One would never describe Zenefits as timid when it comes to legal matters.
Last night, the well-funded human resources software startup filed an official response to the defamation lawsuit filed in early June by $12 billion payroll giant ADP. Its motion for dismissal describes ADP’s suit as a “frivolous” attempt to silence a competitor.
As its defense, Zenefits cites a California statute that was enacted to prevent large companies from using defamation lawsuits to shut down smaller competitors that criticize them publicly.
The filing in the U.S. District Court for Northern California notes:
When an old economy giant fails to innovate quickly enough, it has two choices. It can let the marketplace decide or it can use outmoded and anti-competitive lock-in tactics to tie consumers to their data. This case is an example of the latter – when challenged by Zenefits, ADP’s Small Business Services division access to the data, and then when Zenefits brought that practice to light, ADP filed this suit to shut Zenefits up about it.
ADP went to court in early June after the two companies “complex but friendly relationship” turned sour. According to Zenefits’ account of what happened, ADP allowed Zenefits to pull data from its payroll service for two years in order to serve customers. That changed in late May, when ADP abruptly stopped sharing that access, citing security and server bandwidth issues as the rationale.
Things went from bad to worse after Zenefits went public with its criticism, and the ADP suit followed shortly thereafter. (The case is officially known in the docket as ADP v. YourPeople, Inc. DBA Zenefits Insurance Services and Parker Conrad.)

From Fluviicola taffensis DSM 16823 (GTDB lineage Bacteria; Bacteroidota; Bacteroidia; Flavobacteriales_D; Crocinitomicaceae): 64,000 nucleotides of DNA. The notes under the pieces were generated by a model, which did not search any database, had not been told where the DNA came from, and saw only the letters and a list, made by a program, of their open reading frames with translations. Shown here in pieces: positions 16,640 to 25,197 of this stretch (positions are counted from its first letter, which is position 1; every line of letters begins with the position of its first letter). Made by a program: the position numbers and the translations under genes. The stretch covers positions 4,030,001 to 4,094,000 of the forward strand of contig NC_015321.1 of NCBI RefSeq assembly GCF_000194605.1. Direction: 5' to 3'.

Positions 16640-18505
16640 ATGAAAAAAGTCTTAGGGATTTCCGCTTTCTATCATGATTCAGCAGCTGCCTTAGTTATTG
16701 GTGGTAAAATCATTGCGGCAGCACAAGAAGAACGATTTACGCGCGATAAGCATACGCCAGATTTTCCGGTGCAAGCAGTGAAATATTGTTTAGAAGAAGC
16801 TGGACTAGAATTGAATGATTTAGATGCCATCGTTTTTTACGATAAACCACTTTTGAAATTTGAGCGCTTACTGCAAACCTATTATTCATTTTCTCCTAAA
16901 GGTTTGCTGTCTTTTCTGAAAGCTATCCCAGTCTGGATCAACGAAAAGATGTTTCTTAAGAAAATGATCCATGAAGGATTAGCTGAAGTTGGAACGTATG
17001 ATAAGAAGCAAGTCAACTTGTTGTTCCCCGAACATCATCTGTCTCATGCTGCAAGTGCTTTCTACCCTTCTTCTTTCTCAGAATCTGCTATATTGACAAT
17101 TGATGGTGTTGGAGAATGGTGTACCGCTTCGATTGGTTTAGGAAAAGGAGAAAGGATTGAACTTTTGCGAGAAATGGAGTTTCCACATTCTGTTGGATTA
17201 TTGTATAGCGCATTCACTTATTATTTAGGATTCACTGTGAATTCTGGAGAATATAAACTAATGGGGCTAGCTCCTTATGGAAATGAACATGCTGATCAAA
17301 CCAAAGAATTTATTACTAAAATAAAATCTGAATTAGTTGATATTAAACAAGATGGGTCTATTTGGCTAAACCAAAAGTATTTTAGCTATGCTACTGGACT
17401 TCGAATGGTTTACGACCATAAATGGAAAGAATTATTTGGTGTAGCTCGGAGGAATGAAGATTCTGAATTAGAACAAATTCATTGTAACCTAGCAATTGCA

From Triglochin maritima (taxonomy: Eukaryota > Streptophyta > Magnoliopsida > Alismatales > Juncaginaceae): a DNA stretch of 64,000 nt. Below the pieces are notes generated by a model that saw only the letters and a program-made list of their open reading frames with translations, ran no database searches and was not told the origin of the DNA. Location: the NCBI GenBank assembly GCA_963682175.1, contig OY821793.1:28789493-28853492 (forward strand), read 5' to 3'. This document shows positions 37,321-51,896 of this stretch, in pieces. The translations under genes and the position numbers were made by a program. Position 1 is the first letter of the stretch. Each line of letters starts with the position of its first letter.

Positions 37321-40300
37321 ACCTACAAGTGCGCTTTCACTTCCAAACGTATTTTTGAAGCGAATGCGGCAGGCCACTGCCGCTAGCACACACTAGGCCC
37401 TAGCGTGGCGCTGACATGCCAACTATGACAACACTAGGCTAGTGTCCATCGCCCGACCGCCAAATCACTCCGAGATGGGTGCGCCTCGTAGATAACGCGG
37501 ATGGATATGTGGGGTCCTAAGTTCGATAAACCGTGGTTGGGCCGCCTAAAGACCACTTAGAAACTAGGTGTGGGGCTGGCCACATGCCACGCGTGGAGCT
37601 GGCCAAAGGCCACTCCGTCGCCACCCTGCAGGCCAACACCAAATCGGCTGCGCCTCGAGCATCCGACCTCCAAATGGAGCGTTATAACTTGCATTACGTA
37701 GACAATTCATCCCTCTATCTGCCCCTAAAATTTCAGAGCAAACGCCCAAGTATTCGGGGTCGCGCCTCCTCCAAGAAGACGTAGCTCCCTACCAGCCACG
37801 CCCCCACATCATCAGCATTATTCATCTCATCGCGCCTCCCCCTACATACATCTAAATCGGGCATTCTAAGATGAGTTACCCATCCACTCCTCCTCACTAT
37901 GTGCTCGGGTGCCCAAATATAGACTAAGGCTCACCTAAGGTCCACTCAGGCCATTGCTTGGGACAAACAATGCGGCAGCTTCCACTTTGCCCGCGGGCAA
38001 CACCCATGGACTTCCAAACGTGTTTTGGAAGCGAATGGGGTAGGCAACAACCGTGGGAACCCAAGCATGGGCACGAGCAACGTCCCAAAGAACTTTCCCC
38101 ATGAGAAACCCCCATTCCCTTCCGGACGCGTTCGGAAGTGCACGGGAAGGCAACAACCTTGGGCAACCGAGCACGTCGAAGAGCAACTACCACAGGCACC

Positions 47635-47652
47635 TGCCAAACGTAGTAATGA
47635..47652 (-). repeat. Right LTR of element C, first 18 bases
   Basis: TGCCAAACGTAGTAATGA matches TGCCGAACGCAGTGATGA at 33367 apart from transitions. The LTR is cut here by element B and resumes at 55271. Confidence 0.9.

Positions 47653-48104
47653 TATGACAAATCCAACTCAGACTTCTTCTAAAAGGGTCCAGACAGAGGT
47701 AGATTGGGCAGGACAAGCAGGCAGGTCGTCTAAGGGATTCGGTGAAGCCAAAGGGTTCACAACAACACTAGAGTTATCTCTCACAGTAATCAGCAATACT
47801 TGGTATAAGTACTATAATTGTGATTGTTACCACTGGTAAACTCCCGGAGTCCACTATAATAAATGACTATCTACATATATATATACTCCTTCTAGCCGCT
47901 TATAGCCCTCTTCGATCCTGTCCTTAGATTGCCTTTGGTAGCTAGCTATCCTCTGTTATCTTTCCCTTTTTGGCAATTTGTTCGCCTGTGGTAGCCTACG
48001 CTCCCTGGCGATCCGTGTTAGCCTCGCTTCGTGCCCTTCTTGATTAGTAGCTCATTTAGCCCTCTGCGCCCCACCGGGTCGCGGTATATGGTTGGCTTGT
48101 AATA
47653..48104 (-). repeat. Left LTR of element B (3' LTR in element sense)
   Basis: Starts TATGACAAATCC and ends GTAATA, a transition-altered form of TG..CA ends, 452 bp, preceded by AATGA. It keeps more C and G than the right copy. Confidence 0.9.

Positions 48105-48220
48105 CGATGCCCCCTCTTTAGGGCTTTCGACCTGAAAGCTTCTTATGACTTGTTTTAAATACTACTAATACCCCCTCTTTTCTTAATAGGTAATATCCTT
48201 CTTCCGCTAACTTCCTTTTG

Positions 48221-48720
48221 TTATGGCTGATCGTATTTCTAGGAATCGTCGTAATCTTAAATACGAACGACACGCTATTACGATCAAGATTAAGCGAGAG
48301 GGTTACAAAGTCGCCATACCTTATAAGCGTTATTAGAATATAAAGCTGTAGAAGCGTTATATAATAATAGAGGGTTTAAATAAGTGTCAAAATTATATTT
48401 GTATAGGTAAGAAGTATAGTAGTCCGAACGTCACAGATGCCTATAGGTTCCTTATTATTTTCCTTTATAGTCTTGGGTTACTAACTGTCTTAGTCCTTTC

Just as intriguing but not all that surprising is the revelation that ADP apparently is preparing an insurance and human resource benefits service that would directly compete with what Zenefits offers. How does Zenefits know? It has seen an email purportedly sent to one of its customers by ADP describing the service.
“We have no issue competing with ADP,” said Zenefits co-founder and CEO Parker Conrad in a statement. “We do, however, have an issue with a Fortune 500 company using its army of lawyers to stop us from telling the truth to our customers, and fighting for the right to use whomever they want to help administer their payroll, benefits and HR.”
Zenefits is no stranger to the courts or controversy. Last year, it challenged an outmoded law in Utah that banned the company from giving its software away for free. More important, it won.
The startup is backed with plenty of funding to defend is business model. After a $500 million in early May, the company was valued at more than $4.5 billion.
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